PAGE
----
Tag Archives: Instagram

Four things to know about the rose boom (and that don’t have anything to do with Instagram or memes)

rose boomThe rose boom isn’t about Instagram and memes; it’s about quality wine at a fair price

Listen to the wine wise guys, and the rose boom is about “rose all day” and Instagram posts. Of course, these are the same people who didn’t catch on to pink wine until it was already a hit. Given that, why should we believe anything they say?

So here are are four things to know about the rose boom that don’t have anything to do with Instagram or memes – but show that wine drinkers know value when they see one. Which explains rose’s continuing popularity more than all the hype and the glitter in the Hampton’s.


• There’s so much demand for rose that some retailers and distributors are trying to sell old, worn out junk, figuring we’re not smart enough to know the difference. I’m seeing more and more of this, with pink wines as old as 2013 and 2014 finding their way to store shelves. Remember, if a rose is more than 18 months old, it’s probably not worth drinking.

We’re buying $10 rose, no matter that our betters are telling us we’re supposed to spend more. In the 52 weeks between April 2017 and April 2018, we bought five times as much $10 rose as we did $20 rose. In fact, rose costing $10 or less accounted for almost 60 percent of sales over that period. Suck on that, premiumization.

• Overall, reports the same study, U.S. wine sales remain flat. But rose sales increased 53 percent from 2017 to 2018. So consumers, given the choice between buying quality $10 rose or overpriced $18 wine, are buying quality $10 rose. Why isn’t anyone noticing this?

Millennials don’t drink the most rose; it’s still the province of older wine drinkers, according to the Wine Market Council. This makes perfect sense if you look at overall wine consumption, where Millennials are generally at the bottom of the list. But wine industry hype rarely makes perfect sense or any sense at all.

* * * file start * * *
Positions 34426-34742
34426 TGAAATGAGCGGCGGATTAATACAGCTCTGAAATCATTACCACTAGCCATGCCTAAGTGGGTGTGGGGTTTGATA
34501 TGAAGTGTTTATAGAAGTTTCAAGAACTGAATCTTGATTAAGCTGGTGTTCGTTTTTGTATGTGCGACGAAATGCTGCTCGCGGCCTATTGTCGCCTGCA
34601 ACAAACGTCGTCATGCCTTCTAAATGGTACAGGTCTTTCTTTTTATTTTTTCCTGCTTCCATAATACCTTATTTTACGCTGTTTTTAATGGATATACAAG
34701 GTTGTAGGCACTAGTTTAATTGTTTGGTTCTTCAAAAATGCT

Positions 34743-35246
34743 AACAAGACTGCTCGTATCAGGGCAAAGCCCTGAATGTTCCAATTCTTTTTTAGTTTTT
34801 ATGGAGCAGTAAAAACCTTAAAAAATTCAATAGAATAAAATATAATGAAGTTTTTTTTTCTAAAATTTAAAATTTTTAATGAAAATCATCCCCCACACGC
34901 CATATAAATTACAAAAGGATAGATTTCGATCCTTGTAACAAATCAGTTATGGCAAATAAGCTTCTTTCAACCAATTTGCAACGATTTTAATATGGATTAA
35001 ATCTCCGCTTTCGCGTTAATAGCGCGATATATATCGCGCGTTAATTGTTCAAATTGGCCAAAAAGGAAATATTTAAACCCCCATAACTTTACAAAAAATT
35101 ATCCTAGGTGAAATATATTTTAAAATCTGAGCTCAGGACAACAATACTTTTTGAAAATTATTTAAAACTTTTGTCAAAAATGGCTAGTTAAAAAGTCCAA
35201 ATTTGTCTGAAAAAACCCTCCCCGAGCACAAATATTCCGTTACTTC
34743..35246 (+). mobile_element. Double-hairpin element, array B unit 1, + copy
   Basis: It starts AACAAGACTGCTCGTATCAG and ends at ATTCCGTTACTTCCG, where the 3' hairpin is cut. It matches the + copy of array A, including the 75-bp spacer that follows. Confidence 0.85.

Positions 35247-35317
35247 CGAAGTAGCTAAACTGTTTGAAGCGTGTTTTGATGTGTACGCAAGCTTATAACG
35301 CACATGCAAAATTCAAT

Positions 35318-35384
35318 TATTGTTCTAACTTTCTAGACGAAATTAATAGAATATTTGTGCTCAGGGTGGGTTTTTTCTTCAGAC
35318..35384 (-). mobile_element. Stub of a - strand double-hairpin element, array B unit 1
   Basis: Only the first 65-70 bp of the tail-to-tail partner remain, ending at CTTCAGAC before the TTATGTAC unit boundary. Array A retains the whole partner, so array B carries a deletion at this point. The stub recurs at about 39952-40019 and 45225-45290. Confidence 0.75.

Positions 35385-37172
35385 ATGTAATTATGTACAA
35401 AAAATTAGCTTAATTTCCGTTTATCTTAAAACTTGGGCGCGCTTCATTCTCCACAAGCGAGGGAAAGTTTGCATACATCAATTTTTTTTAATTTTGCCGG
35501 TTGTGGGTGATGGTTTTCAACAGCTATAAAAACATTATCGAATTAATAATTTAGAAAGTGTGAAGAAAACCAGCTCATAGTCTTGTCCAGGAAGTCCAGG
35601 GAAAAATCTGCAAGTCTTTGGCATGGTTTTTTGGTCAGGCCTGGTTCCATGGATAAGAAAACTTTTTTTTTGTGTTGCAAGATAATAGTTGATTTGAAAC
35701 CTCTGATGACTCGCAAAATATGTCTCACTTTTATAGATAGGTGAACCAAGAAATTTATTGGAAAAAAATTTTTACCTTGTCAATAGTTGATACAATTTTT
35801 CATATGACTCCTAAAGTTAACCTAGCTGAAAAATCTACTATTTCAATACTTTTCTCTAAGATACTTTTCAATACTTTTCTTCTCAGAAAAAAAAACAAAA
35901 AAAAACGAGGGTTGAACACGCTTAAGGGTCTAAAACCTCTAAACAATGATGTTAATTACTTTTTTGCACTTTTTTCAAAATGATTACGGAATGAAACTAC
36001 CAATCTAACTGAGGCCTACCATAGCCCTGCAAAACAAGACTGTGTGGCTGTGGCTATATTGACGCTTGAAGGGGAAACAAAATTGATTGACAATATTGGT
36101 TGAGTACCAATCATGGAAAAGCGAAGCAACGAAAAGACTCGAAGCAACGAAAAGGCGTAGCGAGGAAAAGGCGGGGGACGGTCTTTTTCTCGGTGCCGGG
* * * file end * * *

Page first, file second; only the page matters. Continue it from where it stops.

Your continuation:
Winebits 499: Rose’s popularity, Yellow Tail, Texas wine

No need to put this on Instagram. We’re not drinking rose.

This week’s wine news: Instagram made rose popular – who knew? Plus Yellow Tails’ profitability and a Texas wine overview

Hipster rose foolishness: The reason for rose’s surge in popularity? It’s not quality or price or improved availability. It’s Instagram, the social media network that is popular among young people. The Wine Curmudgeon does not dispute the power of social media, but I will point out one thing that the woman who wrote this post apparently didn’t know. The people who buy the most wine in the U.S. are older than 40 or so. Nine out of 10 Instagram users are younger than 35. That’s a contradiction that needs to be explained. Until then, I will settle for quality and and price.

Yellow Tail profitability: Want to know how the family that owns the Australian Yellow Tail brand makes so much money selling cheap wine? David Morrison has one answer on his Wine Gourd blog: Look at the exchange rate between the U.S. and Australian dollars. Every one penny movement in the currency equated to around $A2 million in higher sales revenue for Yellow Tail. Hence, a weak Aussie dollar means more money for the Casella family. That Yellow Tail and Barefoot can make money – lots of money – selling $6 wine in the age of premiumization speaks volumes about how well they understand the wine business and how well so many of their competitors don’t.

Spot on on Texas: The Wine Curmudgeon regularly laments the poor coverage regional wine gets from the Winestream Media, as well as from the non-wine press. But that’s not the case this time, with a well done piece from Courtney Schiessl on Vinepair. Other than the very tired “things are bigger in Texas” opening (where was an editor?), she gets Texas right – what has happened here, what is happening, and what we need to continue to do to improve quality. That’s not always easy for someone not familiar with a region to do, but good to see when it happens.